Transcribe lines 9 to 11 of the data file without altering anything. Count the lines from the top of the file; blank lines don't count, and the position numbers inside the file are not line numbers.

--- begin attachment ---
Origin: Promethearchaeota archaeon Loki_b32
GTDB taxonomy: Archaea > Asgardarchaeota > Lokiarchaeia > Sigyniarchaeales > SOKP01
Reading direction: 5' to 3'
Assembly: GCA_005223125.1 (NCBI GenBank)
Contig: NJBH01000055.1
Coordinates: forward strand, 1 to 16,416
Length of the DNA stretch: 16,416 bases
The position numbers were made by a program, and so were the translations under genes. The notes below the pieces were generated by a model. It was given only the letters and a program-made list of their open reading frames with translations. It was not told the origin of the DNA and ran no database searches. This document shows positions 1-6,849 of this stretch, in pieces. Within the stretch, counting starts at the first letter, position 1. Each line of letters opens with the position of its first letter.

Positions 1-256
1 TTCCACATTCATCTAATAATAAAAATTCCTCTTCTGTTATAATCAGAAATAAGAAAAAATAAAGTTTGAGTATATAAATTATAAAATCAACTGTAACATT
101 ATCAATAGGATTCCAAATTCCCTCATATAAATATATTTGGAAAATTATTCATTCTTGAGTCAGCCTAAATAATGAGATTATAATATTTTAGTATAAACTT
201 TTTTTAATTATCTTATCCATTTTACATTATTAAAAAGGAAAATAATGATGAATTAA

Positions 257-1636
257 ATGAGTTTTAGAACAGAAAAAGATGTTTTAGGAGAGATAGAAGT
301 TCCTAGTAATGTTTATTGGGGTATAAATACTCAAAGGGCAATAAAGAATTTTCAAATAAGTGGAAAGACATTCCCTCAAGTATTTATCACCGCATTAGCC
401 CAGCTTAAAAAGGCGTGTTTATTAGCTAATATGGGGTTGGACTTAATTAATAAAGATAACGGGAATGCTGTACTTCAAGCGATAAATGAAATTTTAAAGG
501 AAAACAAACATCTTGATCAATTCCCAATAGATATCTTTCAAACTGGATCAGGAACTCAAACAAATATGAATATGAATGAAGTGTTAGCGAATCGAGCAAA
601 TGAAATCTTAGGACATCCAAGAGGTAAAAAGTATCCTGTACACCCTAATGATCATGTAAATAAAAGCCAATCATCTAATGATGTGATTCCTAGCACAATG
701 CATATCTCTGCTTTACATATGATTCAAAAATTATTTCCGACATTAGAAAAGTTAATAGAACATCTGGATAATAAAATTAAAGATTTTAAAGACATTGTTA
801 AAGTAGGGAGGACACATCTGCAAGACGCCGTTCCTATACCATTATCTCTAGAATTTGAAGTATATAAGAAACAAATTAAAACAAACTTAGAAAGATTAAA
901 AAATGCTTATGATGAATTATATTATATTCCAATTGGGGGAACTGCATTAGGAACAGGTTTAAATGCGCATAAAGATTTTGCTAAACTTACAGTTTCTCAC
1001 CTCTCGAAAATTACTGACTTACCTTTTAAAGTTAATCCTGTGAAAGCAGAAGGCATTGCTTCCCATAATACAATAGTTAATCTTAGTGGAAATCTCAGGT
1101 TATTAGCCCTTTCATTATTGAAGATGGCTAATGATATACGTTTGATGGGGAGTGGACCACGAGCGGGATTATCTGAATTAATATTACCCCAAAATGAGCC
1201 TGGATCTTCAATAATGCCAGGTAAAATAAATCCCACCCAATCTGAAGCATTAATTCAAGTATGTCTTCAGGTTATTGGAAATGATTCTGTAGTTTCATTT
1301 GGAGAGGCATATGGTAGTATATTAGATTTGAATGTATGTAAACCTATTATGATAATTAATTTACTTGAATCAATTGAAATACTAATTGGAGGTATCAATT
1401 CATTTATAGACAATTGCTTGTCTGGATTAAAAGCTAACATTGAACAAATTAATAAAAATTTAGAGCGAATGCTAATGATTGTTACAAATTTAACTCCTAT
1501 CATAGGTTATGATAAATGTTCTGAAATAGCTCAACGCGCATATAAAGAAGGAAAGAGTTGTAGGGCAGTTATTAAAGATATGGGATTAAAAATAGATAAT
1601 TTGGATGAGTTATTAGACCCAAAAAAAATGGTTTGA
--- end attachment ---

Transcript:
Positions 1-256
1 TTCCACATTCATCTAATAATAAAAATTCCTCTTCTGTTATAATCAGAAATAAGAAAAAATAAAGTTTGAGTATATAAATTATAAAATCAACTGTAACATT
101 ATCAATAGGATTCCAAATTCCCTCATATAAATATATTTGGAAAATTATTCATTCTTGAGTCAGCCTAAATAATGAGATTATAATATTTTAGTATAAACTT